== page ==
WHEN THE CITY IS FILTHY AND STINKING
By Anthony Kwaku Amoah
Accra, we’re told, has a total land area of about 200 square kilometers with sister areas like Tema, Ashaiman, Weija, Abokobi, Amasaman, Adenta, and even Kasoa in the Central Region. Residents here sometimes also say they are part of Accra.
There are estimated 3.9 million people in Accra with annual growth rate of about 3.36% making it one of the populous cities in Africa. I am also aware that about 56 per cent of its population is under 24 years.
Accra is a boiling point of many cultures. Due to increasing rates of immigration, Accra is always getting more congested. Statistics say the migration of foreign nationals into the city is over 35%.
After school or trade, many people migrate to Accra in search for jobs. Some even terminate their training for quick incomes in the city. Deviant children run away from rural parents and guardians to the streets of Accra, most at times.
It is true rural life sometimes is hard and boring. Farming activities are faced with occasional drought, pest and disease invasions. Farmers lack resources for large scale farming, culminating in low yields.
But is the decision to migrate to the already crowded city a better alternative? I do not think so! Listen to a drop-out secondary school mate who left for Accra and returned shortly with this comment to me at a time I was still in school: “Eei, Tony! Accra is not easy o…You have to struggle to live.”
As a result of joblessness, many youth are compelled to indulge in some nefarious activities, such as pilfering and theft, robbery and prostitution. Others too resort to life-threatening ventures like head portering and cart pushing in order to eke out a living.
Coupled with some accommodation challenges, a chunk of people sleep in kiosks and tents located within markets, lorry parks and on the streets. As many as nine slums, including Sodom and Gomorrah have also been identified in the city.
Poor accommodation also means bad environmental sanitation. Almost every spot of Accra is now dirty and smelly and drains are full of polythene containers filled with garbage.
These areas serve as havens for mosquitoes and other vectors, which are good communicators of many diseases, such as cholera among residents. A tour of areas like the Kwame Nkrumah Circle, Nima, Maamobi, Sukura, Chokor, Agbogbloshie and Mataheko explains the real insanitary situation of our city under review.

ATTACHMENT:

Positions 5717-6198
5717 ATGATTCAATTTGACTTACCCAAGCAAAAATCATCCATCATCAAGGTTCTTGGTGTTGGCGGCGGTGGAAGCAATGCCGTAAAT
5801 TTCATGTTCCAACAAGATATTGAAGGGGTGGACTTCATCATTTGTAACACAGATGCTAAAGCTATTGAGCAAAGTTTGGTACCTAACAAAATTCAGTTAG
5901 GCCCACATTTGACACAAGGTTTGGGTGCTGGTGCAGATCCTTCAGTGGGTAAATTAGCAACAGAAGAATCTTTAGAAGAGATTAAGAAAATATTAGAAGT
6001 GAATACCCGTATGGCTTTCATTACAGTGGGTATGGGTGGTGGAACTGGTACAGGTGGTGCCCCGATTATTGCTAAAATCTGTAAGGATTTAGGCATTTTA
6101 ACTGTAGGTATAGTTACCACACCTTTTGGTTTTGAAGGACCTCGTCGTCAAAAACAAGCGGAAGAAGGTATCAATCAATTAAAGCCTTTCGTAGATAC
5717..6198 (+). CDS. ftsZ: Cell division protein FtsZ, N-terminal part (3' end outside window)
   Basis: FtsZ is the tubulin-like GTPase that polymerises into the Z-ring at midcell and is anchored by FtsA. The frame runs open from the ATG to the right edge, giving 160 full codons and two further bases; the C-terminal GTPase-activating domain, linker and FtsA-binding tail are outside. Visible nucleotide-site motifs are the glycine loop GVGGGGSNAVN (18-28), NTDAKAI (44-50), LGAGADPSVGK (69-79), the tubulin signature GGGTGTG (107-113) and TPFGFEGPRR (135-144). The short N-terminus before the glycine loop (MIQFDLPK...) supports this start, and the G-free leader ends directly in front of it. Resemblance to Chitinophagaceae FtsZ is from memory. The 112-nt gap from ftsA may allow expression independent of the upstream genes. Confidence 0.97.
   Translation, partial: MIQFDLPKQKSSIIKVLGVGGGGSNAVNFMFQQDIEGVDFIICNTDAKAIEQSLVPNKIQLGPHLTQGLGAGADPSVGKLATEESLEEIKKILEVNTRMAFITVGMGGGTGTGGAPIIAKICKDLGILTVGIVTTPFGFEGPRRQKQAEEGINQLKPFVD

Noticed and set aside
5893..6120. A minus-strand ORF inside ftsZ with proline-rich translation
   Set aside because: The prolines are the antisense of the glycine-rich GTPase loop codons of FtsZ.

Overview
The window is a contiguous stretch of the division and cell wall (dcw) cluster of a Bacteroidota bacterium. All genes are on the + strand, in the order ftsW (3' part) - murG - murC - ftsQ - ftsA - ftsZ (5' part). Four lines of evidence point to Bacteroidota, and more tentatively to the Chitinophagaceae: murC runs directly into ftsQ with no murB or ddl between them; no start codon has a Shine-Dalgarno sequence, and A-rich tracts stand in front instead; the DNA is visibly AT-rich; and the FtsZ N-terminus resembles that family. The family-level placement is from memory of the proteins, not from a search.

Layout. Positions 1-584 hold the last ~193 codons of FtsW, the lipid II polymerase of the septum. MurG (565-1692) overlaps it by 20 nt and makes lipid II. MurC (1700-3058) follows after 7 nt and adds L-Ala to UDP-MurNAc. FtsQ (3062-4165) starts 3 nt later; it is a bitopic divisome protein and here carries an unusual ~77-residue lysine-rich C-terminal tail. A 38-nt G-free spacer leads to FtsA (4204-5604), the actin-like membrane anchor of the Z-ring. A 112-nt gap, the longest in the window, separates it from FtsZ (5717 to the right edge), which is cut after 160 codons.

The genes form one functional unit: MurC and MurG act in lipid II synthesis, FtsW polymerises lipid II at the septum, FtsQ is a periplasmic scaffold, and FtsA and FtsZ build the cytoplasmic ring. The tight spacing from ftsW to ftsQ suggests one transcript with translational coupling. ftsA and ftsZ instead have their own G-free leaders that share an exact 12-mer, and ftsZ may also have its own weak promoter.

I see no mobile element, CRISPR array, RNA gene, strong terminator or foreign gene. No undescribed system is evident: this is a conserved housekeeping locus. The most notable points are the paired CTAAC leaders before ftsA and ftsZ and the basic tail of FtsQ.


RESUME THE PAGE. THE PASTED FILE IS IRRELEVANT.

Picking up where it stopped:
Attempts by governments to salvage this situation seem unyielding. The opposition NDC in 2008 promised proper sanitation within a spate of time should they win power. Having spent almost four years in government, it appears the situation is even worse.
Sometimes, one becomes shy to even mention Accra as the capital, notwithstanding some nice facilities like the Sports Stadium, Kotoka International Airport and the National Theatre.
It is difficult to fully appreciate the works of the various sub-Metropolitan units of the Accra Metropolitan Assembly (AMA), including Ablekuma Central, North and South; Ashiedu Keteke, Ayawaso Central, East and West Wuogon; La, Okaikoi North and South; and Osu Klottey in the area of sanitation.
AMA Boss, Alfred Okoe Vanderpuije was very visible in the fight against poor sanitation during his early days of reign. He re-echoed the decision to scatter all slums in the city and convert them into beautiful hubs. The four-year mandate is about to elapse still with the slums around, why?
I do not know how far Dr. Vanderpuije and his Assembly have reached with their order for all homes to have well-constructed toilet facilities. Open defecations in drains are still going on.
Madam Sherry Ayitey’s bamboo farm project for use in producing bamboo containers as substitutes for polythene has still not seen the light of day. Polythene packaging with wrongful means of disposal is still the order of the day.
President John Mahama has just launched a sixteen-thousand-member sanitation taskforce to take charge of our nation’s sanitation, especially in the cities. Critics say the move is not only a political gimmick but also a complete waste of time and national resources.
Instead, government should resource relevant institutions and organizations such as the Environmental Health and Sanitation Unit of the Ministry of Local Government for them to discharge their duties effectively and efficiently.
Intensive public education is also needed to effect the necessary attitudinal change in citizens about the way the environment is treated.
Bye-laws should be strictly enforced to deter people from polluting the environment with impunity. Ghana must not live in filths and stench forever.
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